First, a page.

It isn’t merely the lack of any substance in her high profile business honcho that’s disappointing.
Cast: Kajol, Dhanush, Amala Paul
Director: Soundarya Rajinikanth
Does the presence of stars who also happen to be actors give us enough reason to watch a 129 minute film? VIP 2 certainly doesn’t. It is still a joyride for viewers if there is an appealing storyline that keeps them hooked. But the Dhanush and Kajol starrer VIP2 Lalkar meanders its way into such silliness right from its opening scene that one wonders what gave the filmmaker (Soundarya Rajnikanth) the idea to go ahead with it. Was it made only for Dhanush? Or for Kajol fans?
Taking off from where its prequel VIP had ended, the film opens with engineer Raghuvaran (Dhanush) winning the Engineer of the Year Award working for Anitha Constructions and is an executive now with a parking spot. His authoritative wife Shalini (Amala Paul) is the usual nagging woman who seems to dominate the entire household, and even controls him.
A somewhat chauvinistic Raghuvaran who doesn’t want her to take up a job, plays second fiddle to her as he returns home from work sizzled every day.
Vasudhara (Kajol) on the other hand, is a chairman of a big construction company in South India, and makes Raghuvaran a job offer, which he refuses. Obviously, this offends her and decides to avenge her insult of getting rejected by him, and places one obstacle after another for him to encounter, and lose his worth in the bargain. And, from there on, begins their love-hate saga that is puerile uninspiring and lifeless that doesn’t leave any cliché unexplored.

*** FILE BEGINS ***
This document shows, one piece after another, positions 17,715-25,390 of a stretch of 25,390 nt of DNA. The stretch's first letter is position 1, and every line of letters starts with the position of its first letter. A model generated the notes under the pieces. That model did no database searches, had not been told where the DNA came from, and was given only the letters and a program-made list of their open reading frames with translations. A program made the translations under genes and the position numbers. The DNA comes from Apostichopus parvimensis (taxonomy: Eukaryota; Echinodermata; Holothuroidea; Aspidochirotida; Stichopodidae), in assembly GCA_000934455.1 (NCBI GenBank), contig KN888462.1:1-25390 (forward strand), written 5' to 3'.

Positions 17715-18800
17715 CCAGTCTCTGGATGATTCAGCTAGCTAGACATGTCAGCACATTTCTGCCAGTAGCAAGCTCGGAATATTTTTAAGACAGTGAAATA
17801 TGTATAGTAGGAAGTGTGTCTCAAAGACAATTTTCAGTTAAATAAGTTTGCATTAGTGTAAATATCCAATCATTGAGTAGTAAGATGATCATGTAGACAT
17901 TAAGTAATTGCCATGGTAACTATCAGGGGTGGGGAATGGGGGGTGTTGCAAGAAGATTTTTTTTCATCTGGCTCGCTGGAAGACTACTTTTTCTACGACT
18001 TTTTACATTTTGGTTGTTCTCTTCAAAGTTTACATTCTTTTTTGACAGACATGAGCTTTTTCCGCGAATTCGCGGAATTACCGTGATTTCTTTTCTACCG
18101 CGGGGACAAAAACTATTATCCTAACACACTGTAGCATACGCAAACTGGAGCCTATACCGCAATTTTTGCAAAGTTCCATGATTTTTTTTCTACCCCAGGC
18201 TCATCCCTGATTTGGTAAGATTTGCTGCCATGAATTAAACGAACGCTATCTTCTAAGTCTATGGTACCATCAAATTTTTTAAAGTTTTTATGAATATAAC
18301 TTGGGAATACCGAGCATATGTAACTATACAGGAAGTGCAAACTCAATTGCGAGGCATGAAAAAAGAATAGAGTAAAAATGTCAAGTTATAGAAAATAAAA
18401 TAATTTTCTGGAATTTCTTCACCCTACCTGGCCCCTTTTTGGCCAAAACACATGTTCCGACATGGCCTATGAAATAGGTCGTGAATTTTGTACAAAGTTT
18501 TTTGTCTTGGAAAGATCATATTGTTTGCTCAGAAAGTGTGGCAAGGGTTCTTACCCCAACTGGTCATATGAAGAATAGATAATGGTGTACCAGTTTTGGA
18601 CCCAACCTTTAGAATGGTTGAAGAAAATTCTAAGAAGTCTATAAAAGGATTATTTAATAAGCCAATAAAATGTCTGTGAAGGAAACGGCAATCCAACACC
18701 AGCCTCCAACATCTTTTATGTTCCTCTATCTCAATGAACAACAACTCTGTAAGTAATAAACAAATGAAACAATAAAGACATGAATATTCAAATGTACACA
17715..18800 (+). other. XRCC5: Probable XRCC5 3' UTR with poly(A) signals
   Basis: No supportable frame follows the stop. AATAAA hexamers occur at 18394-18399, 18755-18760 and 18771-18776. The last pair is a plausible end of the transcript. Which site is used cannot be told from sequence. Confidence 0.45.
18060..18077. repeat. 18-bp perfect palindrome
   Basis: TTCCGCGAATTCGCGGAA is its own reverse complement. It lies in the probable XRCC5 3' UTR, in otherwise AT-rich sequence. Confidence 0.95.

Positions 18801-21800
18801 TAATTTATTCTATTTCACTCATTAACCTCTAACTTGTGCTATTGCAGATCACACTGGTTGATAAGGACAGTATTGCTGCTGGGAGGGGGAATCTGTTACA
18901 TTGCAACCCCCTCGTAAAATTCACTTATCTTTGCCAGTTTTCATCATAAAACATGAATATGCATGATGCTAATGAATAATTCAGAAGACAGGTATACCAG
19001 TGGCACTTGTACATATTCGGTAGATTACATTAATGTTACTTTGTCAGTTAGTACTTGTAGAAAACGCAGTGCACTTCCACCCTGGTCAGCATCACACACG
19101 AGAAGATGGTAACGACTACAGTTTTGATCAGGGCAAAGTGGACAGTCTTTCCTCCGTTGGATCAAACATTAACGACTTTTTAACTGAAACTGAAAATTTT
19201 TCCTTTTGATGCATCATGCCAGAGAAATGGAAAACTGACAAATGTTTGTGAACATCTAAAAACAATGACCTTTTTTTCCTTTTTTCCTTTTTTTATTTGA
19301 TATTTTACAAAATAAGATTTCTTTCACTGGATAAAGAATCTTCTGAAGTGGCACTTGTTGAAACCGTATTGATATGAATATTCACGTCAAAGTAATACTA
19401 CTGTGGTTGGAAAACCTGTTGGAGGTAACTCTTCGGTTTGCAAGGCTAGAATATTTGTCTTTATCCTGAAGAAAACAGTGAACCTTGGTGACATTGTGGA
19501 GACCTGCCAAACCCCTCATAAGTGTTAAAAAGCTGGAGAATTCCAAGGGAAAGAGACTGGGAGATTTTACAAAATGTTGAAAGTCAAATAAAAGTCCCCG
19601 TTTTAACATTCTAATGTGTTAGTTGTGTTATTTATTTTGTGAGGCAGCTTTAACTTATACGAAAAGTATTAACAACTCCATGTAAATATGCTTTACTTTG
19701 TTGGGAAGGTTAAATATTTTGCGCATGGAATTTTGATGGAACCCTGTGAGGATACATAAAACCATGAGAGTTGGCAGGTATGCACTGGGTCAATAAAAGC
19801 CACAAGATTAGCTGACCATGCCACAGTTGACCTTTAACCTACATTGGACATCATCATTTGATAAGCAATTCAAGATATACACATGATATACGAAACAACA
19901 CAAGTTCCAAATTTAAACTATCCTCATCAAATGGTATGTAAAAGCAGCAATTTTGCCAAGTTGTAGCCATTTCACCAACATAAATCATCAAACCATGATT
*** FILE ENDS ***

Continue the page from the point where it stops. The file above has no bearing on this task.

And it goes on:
Dhanush has a following that, perhaps, his sister-in-law Soundarya thought of capitalising on. His rustic boyish charm is something one has seen in his earlier films but even some of his loyalist fans would find it difficult to sit through the film. While relying on his star status, director throws in enough family drama to ensure his audience gets to accept him as their very own.
The key role lead players thus, follow stereotypes as the hero being middle-class and a do-gooder braveheart; the female lead, a rich haughty misbehaved brat. And so, Kajol, who rarely gives her nod to any film, is a one-note spoilt girl, who is typified as a rich and successful young woman, and hence, arrogant and rude too.
It isn’t merely the lack of any substance in her high profile business honcho that’s disappointing. Her sartorial sense, instead of making her look sophisticated, is unmatched as she struggles to get into elegant suits. Add to it, are her uneven patchy makeup and over-the-top expressions that give her no opportunity to remind us of the great performances she has delivered in the past.
To be fair to the lead stars, it isn’t that they don’t try; it’s the absence of any sensible collaboration between the two that borders on the wearisome interaction that kills our interest. That too, by using the highest jarring decibel levels. I would have loved these two contrasting people to cross each other’s paths and engage with their oddities stacked against them. But all they do is show their strength in an asinine game of one-upmanship that rambles for lack of any plot.
The end result? An onslaught on your senses!
The writer is a film critic and has been reviewing films for over 15 years. He also writes on music, art and culture, and other human interest stories.